Mick Young —Jan 19, 1934 – Aug 11, 2020 by Carol Horvat

Rick Young
Rick and Carol on a club outing. © Rick Young collection.

M y first memory of Rick was many years ago when I came to the Dufferin Islands outing on a cold February afternoon. It was my first time joining the Niagara Falls Nature Club. Rick and his wife Dora introduced themselves and walked with me, pointing out and identifying every plant, bird and waterfowl that we saw. For some reason, American Black Duck stands out for waterfowl and Eastern Skunk Cabbage for plants in my mind. They made me feel so welcome. I now lead that walk.

As most of you know, Rick was very knowledgeable about plants as well as birds. Much of what I know today, I learned from Rick. He was a special friend to me. After Dora passed away, we took many trips and outings together, from weekends at Red Bay to many trips a year to Long Point. We would go to the Selkirk area looking for Long-eared Qwls, visiting Jim Smith at the Rock Point Bird Banding Station and later to Jim and Gerda’s home.

Doug and I miss him a lot, as I’m sure many of you do too.

Harold Holtam

H arold was a friendly, helpful man and an avid birder.

Barb Simpson

B Barb was the PFN President in 1980-1981 and particularly liked the early morning outings.

Fall into Zoom by Jean Hampson & Bob Highcock

O n September 28, 2020, our first foray into Zoom meetings was kicked off by Peter Thoem with his presentation An Old Bird Book, which was rescheduled from March when we went into lockdown.

bird book
Old bird book. © Peter Thoem

Many years ago, Peter purchased a box of miscellaneous books at an estate auction. The contents included 1906 field guides by Chester A Reed: Bird Guide-Land Birds East of the Rockies and Bird Guide-Water and Game Birds East of the Rockies. The guides contain many handwritten notes on sightings, abundance and occurrence dates, most between 1905 and 1940 and we travelled back in time for a birder's eye view of the observed species at that time. For example, Red-bellied Woodpecker was noted as a "rare summer resid." When walking through the woods now, birders will hear and see this species often throughout the year. The illustrations and comments discussed made for a very enjoyable presentation.

At Peter's request, his honorarium was donated to The Owl Foundation. Peter's own birding sightings and notes can be found at http://www.mybirdoftheday.ca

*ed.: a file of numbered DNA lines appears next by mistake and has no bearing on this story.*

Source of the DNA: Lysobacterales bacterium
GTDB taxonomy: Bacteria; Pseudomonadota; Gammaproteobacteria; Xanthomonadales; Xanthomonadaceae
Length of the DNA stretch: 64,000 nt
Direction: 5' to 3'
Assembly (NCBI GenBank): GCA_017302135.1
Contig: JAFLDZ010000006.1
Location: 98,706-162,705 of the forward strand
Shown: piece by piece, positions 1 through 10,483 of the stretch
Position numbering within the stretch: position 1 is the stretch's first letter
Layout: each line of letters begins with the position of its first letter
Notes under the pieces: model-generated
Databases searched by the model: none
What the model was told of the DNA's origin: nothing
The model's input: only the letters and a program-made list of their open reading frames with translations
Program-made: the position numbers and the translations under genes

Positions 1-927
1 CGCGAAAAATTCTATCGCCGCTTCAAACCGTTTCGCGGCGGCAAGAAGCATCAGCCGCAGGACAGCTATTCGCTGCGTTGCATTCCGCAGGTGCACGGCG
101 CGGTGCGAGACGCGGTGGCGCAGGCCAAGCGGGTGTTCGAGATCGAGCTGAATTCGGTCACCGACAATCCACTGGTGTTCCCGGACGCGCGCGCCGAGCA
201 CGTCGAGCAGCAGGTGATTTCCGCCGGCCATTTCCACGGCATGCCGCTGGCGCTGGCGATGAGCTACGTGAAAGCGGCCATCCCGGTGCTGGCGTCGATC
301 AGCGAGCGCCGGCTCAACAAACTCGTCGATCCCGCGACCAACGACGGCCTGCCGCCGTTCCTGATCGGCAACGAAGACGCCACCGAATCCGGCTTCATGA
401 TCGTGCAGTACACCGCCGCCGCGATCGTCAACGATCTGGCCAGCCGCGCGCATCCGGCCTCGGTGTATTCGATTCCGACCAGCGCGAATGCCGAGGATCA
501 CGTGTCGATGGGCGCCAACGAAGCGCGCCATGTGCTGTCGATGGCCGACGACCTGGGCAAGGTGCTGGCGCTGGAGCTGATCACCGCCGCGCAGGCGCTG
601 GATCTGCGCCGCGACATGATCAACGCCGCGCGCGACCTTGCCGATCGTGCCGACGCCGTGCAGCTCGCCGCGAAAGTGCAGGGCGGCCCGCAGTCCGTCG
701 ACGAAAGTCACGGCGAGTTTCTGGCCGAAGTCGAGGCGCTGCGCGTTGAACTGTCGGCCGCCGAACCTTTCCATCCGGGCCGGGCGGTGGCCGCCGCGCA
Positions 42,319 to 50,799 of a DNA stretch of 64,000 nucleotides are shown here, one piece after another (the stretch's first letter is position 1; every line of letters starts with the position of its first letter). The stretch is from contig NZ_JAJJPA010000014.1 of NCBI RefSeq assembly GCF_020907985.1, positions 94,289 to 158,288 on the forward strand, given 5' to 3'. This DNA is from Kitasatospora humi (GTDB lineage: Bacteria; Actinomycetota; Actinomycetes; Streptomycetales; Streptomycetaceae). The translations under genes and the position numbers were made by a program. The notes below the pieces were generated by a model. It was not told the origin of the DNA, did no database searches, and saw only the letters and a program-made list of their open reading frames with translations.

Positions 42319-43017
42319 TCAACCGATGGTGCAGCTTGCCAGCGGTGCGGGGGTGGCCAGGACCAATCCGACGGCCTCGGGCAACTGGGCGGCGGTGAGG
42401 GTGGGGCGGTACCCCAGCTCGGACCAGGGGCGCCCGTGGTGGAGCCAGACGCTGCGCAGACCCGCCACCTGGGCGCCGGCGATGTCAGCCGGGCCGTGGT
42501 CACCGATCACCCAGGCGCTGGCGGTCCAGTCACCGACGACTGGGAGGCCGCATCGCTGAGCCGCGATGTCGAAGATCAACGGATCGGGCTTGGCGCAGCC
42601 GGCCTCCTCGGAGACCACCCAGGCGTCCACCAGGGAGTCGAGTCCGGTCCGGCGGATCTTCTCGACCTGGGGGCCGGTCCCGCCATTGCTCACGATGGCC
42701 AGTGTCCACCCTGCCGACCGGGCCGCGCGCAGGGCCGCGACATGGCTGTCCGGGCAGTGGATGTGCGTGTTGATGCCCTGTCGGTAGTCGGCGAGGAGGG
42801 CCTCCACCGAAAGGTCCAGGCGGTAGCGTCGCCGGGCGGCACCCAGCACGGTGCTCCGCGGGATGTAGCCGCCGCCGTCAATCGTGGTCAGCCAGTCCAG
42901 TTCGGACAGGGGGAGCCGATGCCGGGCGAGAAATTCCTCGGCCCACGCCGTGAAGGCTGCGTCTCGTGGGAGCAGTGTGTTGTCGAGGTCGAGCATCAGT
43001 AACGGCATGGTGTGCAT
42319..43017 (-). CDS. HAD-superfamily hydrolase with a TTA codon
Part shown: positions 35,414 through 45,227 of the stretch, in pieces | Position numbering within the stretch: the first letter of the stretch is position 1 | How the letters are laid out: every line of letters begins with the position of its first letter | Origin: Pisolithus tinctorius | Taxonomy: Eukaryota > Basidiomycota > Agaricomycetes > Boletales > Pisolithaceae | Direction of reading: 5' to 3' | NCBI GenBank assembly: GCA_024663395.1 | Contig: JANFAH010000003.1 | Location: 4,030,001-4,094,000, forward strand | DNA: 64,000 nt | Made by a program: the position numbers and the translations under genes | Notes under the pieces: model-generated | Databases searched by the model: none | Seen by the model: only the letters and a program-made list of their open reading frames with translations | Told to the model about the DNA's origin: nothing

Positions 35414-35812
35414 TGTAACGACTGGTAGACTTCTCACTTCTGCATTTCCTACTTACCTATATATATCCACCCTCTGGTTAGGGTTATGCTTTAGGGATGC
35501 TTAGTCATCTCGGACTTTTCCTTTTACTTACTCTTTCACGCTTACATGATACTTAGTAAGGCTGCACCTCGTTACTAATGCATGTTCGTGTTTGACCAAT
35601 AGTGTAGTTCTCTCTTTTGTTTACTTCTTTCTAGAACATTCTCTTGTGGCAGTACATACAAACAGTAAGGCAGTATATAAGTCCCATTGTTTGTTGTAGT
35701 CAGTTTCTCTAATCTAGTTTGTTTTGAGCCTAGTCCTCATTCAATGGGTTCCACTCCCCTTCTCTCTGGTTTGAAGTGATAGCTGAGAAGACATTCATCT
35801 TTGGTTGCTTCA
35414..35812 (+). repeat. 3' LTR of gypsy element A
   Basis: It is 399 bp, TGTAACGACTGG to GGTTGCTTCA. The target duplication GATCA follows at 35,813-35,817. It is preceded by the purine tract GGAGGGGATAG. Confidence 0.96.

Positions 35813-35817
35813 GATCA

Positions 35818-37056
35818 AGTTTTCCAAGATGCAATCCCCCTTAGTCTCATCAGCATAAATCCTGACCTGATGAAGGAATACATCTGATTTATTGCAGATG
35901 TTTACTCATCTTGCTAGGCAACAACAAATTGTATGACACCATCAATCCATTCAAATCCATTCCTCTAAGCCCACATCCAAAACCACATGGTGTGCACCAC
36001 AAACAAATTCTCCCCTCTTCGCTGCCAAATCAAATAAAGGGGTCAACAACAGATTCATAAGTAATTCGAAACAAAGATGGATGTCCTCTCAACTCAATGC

F or the October 26 meeting, Renée Bisson from the NPCA talked about the oldest and finest Sugar Maple tree in Canada, the Comfort Maple. And yes, it is the very same tree featured on the PFN logo.

Comfort Maple Fast Facts:

Owen
Owen with a Chameleon Gecko. © Owen Bjorgen

O wen Bjorgan treated us to a virtual tour of tropical North Queensland for the November 2020 virtual meeting. Owen's tales, images and videos from where the world's oldest tropical rainforest meets the Great Barrier Reef were enthralling. He travelled to a remote area that is not as well known to tourists as other areas of Australia. He encountered venomous snakes, exciting insects, colourful fish and a giant Cassowary wandering through their camp.

To see complete video documentation of Owen’s adventure in northeast Australia, visit his YouTube link. https://www.youtube.com/watch?v=7tVbjqc79kk

Youth Programming at the RBG by Mary-Lou Davidson

J anuary 25 was the first Zoom meeting of 2021 and Jackson Hudecki was the perfect choice for a speaker. His enthusiasm and optimism were \contagious and just what we needed.

Born and raised in Hamilton, now a father of two, he still resides there. He graduated from Sir Fleming College and, in 2015, started a new position with the Royal Botanical Gardens (RBG) as a Special Programs Coordinator.

Jackson provided a few interesting facts about the RBG and some beautiful photos that made you yearning to go birding there. In 1919, the Hamilton Bird Protection Society (now the Hamilton Naturalists' Club) secured the Cootes Paradise Marsh ecosystem's south shore. In 1926 the City of Hamilton bought Burlington Heights for a beautification project, including the 5.5-acre gravel pit. In 1927, the City of Hamilton purchased the south shore of Cootes Paradise Marsh for a new botanical garden, university campus, and development protection. In 1930 King George V approved the name "Royal Botanical Gardens" applied to the south shore of Cootes only. In 1932 Rock Garden opened to the public, and later that year, Rock Garden and Burlington Heights were included in the RBG. Through the provincial Act of 1941, the RBG was incorporated, and T. B. McQuesten was the board's head. The latest update to the act took place in 1989. The four pillars of the RBG are conservation, education, horticulture and science.

The RBG and the Hamilton Naturalists' Club partnered to have a nature-oriented club for kids and youth in the Golden Horseshoe. It was strictly outdoor exploration and education and only for children from 6 to 13. Jackson noted that up until grade 4, the children were excited about anything to do with nature. Then he observed that by grade 5, the children became a lot more quieter, and the idea of being enthused with nature was nerdy. By grade 9, he said there was a definite split. He is encouraged that youth are starting to see younger role models such as Swedish activist Greta Thunberg. What is needed is some rock stars to give nature lovers a big thumbs up.

Youth group
Jackson with one of the youth groups. © Jackson Hudecki

Seeing a gap in the program offerings for teenagers led to creating the Young Environmental Science (YES) Alliance. It had a 3-tiered approach consisting of active and outdoors, meeting professionals and experts and guiding them towards post-secondary education in the Environmental sector. Jackson made a point of saying he was never aware that there were careers available in the Environmental sector when he was in high school and trying to decide on a career path. He wasn't shy to say that one of the best motivators was free food! Some of the pilot year activities included wetland studies, removing invasive species, a behind-the-scenes tour of RBG, reptile exhibits, hikes, night hikes, tree identification, bird box clean-outs, native tree planting and canoe exploration. The students had a great deal of input and designed their t-shirts.